“I’m wearing winter clothes like there’s snow,” said Melissa McPeters, a literature teacher at SF City College’s Mission Campus on Wednesday. “I’ve been wearing wool socks, furry shoes and triple shirts. My feet were freezing.”
McPeters is not alone in her frosty woes. Teachers and staff at various City College campuses have bemoaned chilly classrooms. In November, photos surfaced of classroom thermostats reading as low as 53 degrees.
“It’s been an issue for years,” said Mary Bravewoman, City College math instructor and president of the school’s faculty union AFT 2121.
McPeters began teaching at the Mission campus this semester. She said colleagues tell her the building’s heating system has been out of order regularly since 2019.
“People I talk to are like, ‘Yeah, it’s been broken three years,’” McPeters said.
Students also have issues with the cold. Nursing student Jane Oluchi Ikeji said the science building on the college’s main Ocean Campus, where she takes all of her classes, is “freezing.”
“It’s not OK. We are suffering from the fact that the seats are uncomfortable, and it’s a freezing environment,” said Ikeji. “You can’t stay there for more than an hour. It’s that bad.”
Student Chancellor Heather Brandt, who heads the college’s student government, said students have complained to her about cold room temperatures around the college this semester.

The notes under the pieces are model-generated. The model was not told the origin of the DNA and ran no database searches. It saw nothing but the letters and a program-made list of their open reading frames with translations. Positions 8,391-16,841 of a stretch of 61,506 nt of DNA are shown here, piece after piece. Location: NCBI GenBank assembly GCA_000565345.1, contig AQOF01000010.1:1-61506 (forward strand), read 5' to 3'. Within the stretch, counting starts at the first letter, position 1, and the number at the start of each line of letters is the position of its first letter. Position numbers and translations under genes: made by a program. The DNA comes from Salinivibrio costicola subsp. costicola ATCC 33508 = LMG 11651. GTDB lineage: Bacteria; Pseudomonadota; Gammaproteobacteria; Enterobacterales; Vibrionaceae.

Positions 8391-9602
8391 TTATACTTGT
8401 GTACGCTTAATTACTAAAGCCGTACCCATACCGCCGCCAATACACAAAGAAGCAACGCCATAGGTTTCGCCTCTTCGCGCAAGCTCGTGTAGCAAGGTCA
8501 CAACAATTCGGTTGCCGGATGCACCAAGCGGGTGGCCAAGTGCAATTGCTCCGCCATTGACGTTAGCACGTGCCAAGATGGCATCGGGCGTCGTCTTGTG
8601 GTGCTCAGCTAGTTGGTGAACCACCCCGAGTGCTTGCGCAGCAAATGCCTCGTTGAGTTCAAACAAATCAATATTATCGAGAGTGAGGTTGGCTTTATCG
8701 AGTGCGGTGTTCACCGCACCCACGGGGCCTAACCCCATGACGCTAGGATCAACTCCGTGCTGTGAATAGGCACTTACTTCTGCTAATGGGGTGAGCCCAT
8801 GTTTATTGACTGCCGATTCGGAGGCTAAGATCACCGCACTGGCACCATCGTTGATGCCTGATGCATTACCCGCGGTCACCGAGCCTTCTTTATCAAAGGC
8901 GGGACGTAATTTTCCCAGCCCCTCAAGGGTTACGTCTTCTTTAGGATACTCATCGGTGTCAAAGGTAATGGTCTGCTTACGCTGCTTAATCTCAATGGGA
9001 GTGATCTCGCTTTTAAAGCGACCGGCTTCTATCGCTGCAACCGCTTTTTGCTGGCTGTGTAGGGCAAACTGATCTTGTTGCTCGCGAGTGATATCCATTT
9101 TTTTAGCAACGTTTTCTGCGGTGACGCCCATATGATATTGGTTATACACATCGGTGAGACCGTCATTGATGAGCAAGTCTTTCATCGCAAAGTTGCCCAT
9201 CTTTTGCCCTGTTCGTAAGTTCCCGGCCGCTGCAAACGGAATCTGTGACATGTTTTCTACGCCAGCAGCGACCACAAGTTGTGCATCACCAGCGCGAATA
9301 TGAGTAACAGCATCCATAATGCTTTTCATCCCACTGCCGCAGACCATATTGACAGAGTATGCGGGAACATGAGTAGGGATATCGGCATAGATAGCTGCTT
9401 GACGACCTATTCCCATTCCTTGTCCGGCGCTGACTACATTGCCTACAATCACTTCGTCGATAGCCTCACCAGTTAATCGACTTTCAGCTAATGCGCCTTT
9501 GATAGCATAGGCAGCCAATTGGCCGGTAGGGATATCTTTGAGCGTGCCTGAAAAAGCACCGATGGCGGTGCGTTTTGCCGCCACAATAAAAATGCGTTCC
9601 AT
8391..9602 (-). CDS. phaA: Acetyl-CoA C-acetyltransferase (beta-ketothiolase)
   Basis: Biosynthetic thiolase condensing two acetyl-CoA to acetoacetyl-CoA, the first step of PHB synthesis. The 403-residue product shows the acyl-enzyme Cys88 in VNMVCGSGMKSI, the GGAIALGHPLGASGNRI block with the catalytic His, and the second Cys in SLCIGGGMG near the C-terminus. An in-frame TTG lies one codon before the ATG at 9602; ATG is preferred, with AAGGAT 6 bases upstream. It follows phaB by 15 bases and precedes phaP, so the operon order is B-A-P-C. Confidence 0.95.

“It’s not limited to one location or one classroom. I’ve heard it mostly at Ocean Campus and John Adams,” Brandt said.
The visual arts building, the Mission and John Adams campuses, and the student counseling offices at the Ocean Campus all have issues with heating according to AFT 2121 Vice President Malaika Finkelstein, who created an online faculty blog documenting heating issues.
Batmale Hall, where the math department is housed on the Ocean Campus, also had heating issues throughout November until it was fixed on Nov. 28, according to AFT 2121.
Heating challenges come at a difficult time for City College students and staff.
Covid cases are ticking up in San Francisco, driving the urgency to open doors and windows to increase ventilation, but often letting in cold air as a result.
“We’re worried about Covid. We want to keep the windows open, but people would freeze,” Finkelstein said.
Several of City College’s facilities use boilers to heat their buildings, and the temperature cannot be adjusted by staff, AFT 2121 said.
College Chancellor David Martin said the college is working to repair its heating system’s boilers, but did not provide details on how many boilers are currently working or broken.
In spring 2023, the college plans to hire four in-house staff dedicated to fixing ongoing infrastructure repairs at the college, which would be funded by Proposition A, a 2020 bond measure, said Martin.
The administration said in the meantime faculty should report cold classrooms to the Buildings and Grounds Department and ask for space heaters.
But a common problem with electric space heaters is that they can blow classroom fuses, especially in older buildings, Finkelstein said.
“We’re using them in the visual arts building. Hopefully, they don’t blow the fuses,” Finkelstein said.
McPeters said that she has tried using two space heaters in her classroom, but together, they can only warm the classroom to around 60 degrees, which isn’t good enough.
“It felt much colder than that,” McPeters said.
Anthony Tave, director of the college maintenance department, declined to comment.
Garrett Leahy can be reached at [email protected]